Ecosystem services are the direct and indirect ways that nature benefits human well-being. By definition, an ecosystem is a community of living things interacting with their physical environment. With a healthy balance, these interactions not only sustain life in their own microcosm but also provide vast ecological benefits for the whole planet. In an attempt to specify these values for humans, they became known as ecosystem services. Increasingly, humans have realized that healthy ecosystems and high biodiversity translates to strong economies and advancing cultures.
The term “ecosystem services” has been increasingly appearing in the literature over the last 50 years. Finally, in 2006 the United Nations met to formally acknowledge how nature benefits people. With the Millennium Ecosystem Assessment, the U.N. defined ecosystem services more deliberately. Furthermore, they created four categories that a service can fall into – supporting, regulating, provisioning, and cultural.
At the foundation of nearly everything are the supporting ecosystem services. As deduced from the name, these processes support all the other services and are critical to a healthy functioning planet. Think of these as the fundamental ecosystem functions that sustain the environment. Supporting services include nutrient cycling, photosynthesis, the water cycle, and soil formation.
Many of these services are cyclical, balanced, and function on a large scale. Hindrances or interruptions to these cycles can devastate not just an ecosystem, but an entire biome.
Slightly more complex, regulating ecosystem services reflect biotic (living) and abiotic (non-living) factors working synergistically to maintain life as we know it. Examples of regulating services include water purification, flood control, pollination, carbon sequestration, climate regulation, and bacteria decomposing waste.
Where supporting services allow life to exist, regulating services maintain it. These ecosystem services keep natural ecosystems functioning, sustainable, and resilient. They provide us with clean water and air, hold our soil in place, regulate our climate, and keep all the systems running smoothly for our next set of ecosystem services. Even just a simple river ecosystem can create microclimates, prevent erosion, provide critical animal habitats, and reduce pollution.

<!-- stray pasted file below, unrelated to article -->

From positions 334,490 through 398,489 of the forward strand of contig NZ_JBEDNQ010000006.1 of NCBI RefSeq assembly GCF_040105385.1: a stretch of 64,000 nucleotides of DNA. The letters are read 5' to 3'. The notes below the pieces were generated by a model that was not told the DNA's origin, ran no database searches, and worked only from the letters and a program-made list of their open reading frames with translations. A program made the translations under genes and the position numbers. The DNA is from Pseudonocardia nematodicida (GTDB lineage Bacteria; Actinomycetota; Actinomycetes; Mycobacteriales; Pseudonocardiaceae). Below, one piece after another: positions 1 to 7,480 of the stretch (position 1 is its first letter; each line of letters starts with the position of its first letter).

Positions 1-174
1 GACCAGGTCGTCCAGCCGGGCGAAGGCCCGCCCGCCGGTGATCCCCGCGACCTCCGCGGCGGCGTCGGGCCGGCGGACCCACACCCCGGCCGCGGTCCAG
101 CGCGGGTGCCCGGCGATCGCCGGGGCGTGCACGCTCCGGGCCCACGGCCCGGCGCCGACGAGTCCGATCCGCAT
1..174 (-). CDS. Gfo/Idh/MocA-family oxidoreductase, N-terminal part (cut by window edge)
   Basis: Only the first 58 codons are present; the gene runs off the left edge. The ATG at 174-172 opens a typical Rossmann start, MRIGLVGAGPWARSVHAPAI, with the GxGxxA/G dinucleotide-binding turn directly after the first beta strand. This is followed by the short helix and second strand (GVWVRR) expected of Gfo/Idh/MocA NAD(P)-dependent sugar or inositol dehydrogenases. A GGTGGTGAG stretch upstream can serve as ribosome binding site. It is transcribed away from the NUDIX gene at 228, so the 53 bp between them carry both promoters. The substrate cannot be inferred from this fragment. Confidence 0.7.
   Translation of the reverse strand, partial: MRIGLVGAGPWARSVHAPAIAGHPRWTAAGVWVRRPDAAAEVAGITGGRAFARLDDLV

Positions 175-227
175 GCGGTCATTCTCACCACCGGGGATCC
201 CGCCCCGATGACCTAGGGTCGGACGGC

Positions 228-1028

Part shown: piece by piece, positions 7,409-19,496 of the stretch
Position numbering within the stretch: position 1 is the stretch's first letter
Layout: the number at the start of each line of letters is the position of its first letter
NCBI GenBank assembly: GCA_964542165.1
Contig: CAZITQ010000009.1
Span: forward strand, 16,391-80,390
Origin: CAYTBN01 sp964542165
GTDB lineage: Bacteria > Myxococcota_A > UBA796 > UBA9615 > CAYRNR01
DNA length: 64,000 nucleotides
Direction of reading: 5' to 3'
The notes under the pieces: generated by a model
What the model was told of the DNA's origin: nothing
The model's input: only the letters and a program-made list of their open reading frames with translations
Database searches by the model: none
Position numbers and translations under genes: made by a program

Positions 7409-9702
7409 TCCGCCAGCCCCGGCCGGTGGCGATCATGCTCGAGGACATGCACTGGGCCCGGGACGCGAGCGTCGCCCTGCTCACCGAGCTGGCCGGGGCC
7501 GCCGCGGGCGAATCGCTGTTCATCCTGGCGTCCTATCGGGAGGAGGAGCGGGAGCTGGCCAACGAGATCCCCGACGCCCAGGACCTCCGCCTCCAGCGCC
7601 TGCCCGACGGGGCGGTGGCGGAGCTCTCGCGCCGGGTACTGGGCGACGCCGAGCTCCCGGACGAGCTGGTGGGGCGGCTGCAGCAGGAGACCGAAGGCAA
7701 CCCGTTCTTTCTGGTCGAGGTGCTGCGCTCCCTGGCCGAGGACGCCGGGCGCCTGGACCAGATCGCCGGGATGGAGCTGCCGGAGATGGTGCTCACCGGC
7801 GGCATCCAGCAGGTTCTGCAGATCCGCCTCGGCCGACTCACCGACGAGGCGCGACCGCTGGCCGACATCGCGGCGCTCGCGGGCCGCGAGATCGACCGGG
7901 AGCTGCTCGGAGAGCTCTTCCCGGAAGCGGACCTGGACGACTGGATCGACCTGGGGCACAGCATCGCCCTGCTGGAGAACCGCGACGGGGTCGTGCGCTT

Provisioning ecosystem services include the tangible natural resources that people use from nature. For example, these including fresh water, food production, building materials, medicines, and fuel. We interact closely with these items every day. Because of their physicality, this category of ecosystem service can most easily be assigned an economic value.
These services fit neatly into western ideologies and economies. We can put a price on timber, clothing, or fisheries. However, it’s important to note that these numbers don’t always reflect the true value of the service. This disconnect leads to issues of overuse and abuse — overharvesting, deforestation, overgrazing, overfishing, etc… These harmful effects can trickle down to regulatory and supporting services as well (i.e. lack of fossil fuel extraction leading to climate change).
Luckily, just as these tangible services can be more easily priced and used, they can also be more easily regulated. To support healthy land use, advocate for political decision-making that pushes for a more accurate and inclusive valuation of provisioning services. Vote for policymakers that advocate for sustainable use of our natural resources.
Perhaps the most important of the group, cultural ecosystem services include the non-material benefits that nature contributes to the development of human culture. At the same time, these services acknowledge the unique experience of humanity and our inseparable integration with nature. This awareness of humans’ connection with nature leads us to the will and desire to nurture and protect Earth’s ecosystems.
Among the infinite list of cultural ecosystem services, are the ways ecology impacts the social, intellectual, and spiritual development of humanity. While some of these concepts are rather broad, others are very clear. Nature inspires creative outlets like visual arts, architecture, and music. Similarly, pursuits like outdoor recreation, ecotourism, and wilderness therapy celebrate nature and reflect its cultural import. Though more abstract than provisioning, cultural services focus on the connection between people and our environments.
Living on earth, our lives are inextricable from the world’s ecosystems. Humans (along with all the other critters that we share this planet with) rely completely on the provision of ecosystem services to survive and thrive. From forests to deserts to wetlands, ecosystems have evolved a delicate balance to support life. Furthermore, as a way of acknowledging this value and supporting the regulation of ecosystem processes, humans have defined these as ecosystem services. This framework can lead to the great outdoors as solely a provider of natural capital. However, it also highlights the ways humans connect to the natural world. By understanding the importance of healthy ecosystems to our own survival, we can better protect the beautiful world we call home!
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